Wives and Lovers – Most Sexist Song Ever?

Wives and Lovers” is a 1963 song by Burt Bacharach and Hal David. (A commission to write a song for a movie of the same name – Wives and Lovers Movie / Film) It has been recorded by numerous male and female vocalists, instrumentalists and ensembles, most notably by Jack Jones in 1963.
It is also quite possibly the most sexist song I’ve ever heard. Hilariously so. 😀
I was challenged to cover it by a young, married thing named Kim Maskill – who (thank goodness!) never sends her husband off with her hair still in curlers.

The playlist below contains my own “Bad Cover Version” of Wives and Lovers – Burt Bacharach / Hal David (more of which can be found here – https://www.youtube.com/playlist?list=PL53daJ6Cc74AcaTCTuM8kjbfa1pGddiao) plus all the other versions of Wives and Lovers that I could find on YouTube.

So why did I want to cover Wives and Lovers by Burt Bacharach / Hal David – if I believe the song to be a tad on the sexist side? I agreed, not merely because it was requested as part of my little ‘Ask me to sing anything’ side project  – (Bad Cover Versions – more on that in a sec) but also because I quite like the idea of being able to perform a song for ironic value, from a different point of view, tongue in cheek, with a sarcastic edge, a new twist or slant. Hopefully I achieved this, and if not, then the gun shot in the head at the end should help along the process maybe? I personally don’t feel in anyway offended by the song since I do not believe it was ever intended to be offensive to anyone; in a weird way, perhaps that even adds to it’s charm??
At any rate, not everyone agrees that the lyrics to Wives and Lovers are sexist…  in fact, there are those that strongly disagree with the very notion of Wives and Lovers being a sexist song.
(What’s that you say? People arguing amongst themselves on YouTube??  No WAY??!)

Indeed. Cries of “what’s wrong with wanting to look nice for your husband!!?” and “this was written back when girls were expected to look nice for their husbands and husbands were expected to treat their wives with class” can be heard.
And it’s not that I would dismiss either of those comments as valueless, but it surely can’t be denied that the undertone of Wives and Lovers strongly suggests that it is a wife’s responsibility to ensure her husband doesn’t stray from his marriage, and in order to do this she must maintain a very high standard of beauty. In the same breath it suggests that “men will always be men”, therefore apparently have no self control, because they ‘aren’t able’ to remain faithful if their wife continues to walk around the house without make up, especially when ‘day after day, there are girls at the office’ who may begin to look more appealing.
So from that point of view, the lyrics of ‘Wives and Lovers‘  don’t exactly dignify men either do they?
Neither do they put across a positive or healthy message of male or female roles within a marriage.
The real punchline of the whole thing is that the narrative of the song sets out to “warn” women of the impending danger of marital infidelity, all the while believing in the so called “soundness” of it’s own advice!

I think Wives and Lovers is what it is. It has it’s place… it’s historic…  it isn’t dangerous, but we can acknowledge it’s flaws and laugh about it afterwards, right?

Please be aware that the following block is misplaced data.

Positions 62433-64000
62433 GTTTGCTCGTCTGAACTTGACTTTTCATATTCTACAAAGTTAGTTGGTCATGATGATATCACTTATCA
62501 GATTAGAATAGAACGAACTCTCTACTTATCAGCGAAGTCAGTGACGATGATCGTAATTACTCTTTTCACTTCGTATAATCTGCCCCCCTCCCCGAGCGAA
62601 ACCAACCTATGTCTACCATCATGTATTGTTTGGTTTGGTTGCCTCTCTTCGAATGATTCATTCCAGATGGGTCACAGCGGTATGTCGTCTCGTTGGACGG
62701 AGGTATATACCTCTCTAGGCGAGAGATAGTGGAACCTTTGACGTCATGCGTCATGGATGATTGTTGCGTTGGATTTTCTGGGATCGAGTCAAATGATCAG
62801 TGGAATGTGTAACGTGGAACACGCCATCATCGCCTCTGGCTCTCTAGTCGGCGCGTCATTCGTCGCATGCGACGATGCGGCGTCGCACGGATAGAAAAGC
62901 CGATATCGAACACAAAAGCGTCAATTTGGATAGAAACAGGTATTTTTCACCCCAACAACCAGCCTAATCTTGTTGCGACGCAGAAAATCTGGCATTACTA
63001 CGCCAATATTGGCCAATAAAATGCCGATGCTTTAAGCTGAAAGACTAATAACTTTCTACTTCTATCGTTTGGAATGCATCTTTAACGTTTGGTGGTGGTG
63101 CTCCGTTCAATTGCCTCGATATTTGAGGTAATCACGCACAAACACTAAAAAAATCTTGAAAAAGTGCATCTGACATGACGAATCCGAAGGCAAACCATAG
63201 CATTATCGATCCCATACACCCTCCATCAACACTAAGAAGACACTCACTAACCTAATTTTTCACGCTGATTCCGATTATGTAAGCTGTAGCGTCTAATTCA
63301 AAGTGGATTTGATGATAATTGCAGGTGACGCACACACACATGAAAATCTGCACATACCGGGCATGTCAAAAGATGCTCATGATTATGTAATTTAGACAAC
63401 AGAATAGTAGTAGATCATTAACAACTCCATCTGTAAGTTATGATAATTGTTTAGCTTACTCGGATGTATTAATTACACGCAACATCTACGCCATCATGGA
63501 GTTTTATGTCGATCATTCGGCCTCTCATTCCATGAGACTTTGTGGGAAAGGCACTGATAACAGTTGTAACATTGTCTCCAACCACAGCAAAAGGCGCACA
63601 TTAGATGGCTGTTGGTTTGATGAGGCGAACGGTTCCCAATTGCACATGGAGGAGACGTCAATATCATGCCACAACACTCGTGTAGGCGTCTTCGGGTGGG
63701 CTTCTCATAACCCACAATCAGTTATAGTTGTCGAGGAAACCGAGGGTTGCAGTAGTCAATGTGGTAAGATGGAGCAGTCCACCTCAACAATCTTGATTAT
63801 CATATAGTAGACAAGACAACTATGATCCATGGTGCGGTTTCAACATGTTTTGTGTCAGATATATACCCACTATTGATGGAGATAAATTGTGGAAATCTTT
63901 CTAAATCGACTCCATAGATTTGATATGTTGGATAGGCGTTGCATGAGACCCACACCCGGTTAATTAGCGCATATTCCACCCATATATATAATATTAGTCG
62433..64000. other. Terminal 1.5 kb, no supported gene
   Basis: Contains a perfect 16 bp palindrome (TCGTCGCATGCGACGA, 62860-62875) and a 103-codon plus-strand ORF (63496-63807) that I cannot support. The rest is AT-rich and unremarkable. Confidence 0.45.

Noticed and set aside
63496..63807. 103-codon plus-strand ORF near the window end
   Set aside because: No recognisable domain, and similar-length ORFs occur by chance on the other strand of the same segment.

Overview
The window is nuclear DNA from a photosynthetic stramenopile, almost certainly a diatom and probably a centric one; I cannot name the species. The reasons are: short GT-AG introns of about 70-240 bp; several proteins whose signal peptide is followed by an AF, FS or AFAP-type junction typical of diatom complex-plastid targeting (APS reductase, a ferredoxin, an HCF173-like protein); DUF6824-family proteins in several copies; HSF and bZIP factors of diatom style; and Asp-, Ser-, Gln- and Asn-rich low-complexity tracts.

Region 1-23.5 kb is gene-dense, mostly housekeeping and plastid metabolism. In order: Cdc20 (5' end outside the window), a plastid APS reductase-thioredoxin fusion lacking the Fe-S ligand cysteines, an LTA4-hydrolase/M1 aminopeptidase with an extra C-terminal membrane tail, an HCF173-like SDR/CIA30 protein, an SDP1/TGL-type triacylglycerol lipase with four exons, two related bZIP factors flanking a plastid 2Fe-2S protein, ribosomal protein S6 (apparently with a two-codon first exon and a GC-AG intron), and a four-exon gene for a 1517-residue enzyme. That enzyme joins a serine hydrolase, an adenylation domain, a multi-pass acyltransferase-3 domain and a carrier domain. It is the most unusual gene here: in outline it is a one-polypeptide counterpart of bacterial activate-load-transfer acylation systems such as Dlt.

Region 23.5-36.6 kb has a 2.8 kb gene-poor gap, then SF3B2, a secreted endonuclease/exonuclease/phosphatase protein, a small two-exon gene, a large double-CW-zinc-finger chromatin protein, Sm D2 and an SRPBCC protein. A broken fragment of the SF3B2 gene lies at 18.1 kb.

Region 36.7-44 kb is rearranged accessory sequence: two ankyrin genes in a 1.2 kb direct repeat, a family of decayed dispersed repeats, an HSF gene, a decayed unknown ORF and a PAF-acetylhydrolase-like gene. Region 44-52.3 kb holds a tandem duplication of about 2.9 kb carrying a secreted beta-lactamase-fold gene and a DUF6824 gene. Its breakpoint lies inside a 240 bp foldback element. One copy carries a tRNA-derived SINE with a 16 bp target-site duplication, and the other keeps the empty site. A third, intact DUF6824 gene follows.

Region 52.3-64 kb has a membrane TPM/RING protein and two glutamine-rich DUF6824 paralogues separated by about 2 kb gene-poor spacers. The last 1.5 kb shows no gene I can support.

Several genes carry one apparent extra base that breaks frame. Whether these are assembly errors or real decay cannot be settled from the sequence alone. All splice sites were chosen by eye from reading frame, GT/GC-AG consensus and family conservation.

Wives and Lovers” by Burt Bacharach / Hal David was part of my “Bad Cover Version” requests project. This is something I am currently doing for a bit of fun while I record and hammer away at my album of original music that I began making last year at Red Room Recording Studio. The idea is that, you ask me to sing anything, and I might just do it. I don’t opt in for every request and I recently decided that I would avoid any more note – to – note cover versions. The reason for this is because I don’t really want to cover songs that I would listen to or that are already a staple in the soundtrack of my life, since I do not feel that I can contribute anything to them. Instead, I want to cover songs that are interesting and that I can imagine being able to bring something of myself into, or change – not with the intention of bettering, but with the intent to rehash and to use part of what is already there to make something different out of.

Wives and Lovers – Burt Bacharach / Hal David Lyrics

“Wives And Lovers”
(originally by Jack Jones)

Hey, little girl
Comb your hair, fix your make-up
Soon he will open the door
Don’t think because
There’s a ring on your finger
You needn’t try any more

For wives should always be lovers, too
Run to his arms the moment he comes home to you
I’m warning you

Day after day
There are girls at the office
And men will always be men
Don’t send him off
With your hair still in curlers
You may not see him again

For wives should always be lovers, too
Run to his arms the moment he comes home to you
He’s almost here

Hey, little girl
Better wear something pretty
Something you’d wear to go to the city
And dim all the lights
Pour the wine, start the music
Time to get ready for love

Oh, time to get ready,
Time to get ready
Time to get ready
For love.

Some people ask why I refer to them as “Bad” Cover Versions. This is in part, a reference to a Pulp song of the same name as much as it is an example of my own self deprecating humour. Also, I wouldn’t object to covering something that might be potentially considered bad, i.e “not good” on a wide, universal. scale. If I felt that I could bring something of myself into it or change the song into something new, then I will most likely take it on.

Here are all my Bad Cover Versions so far: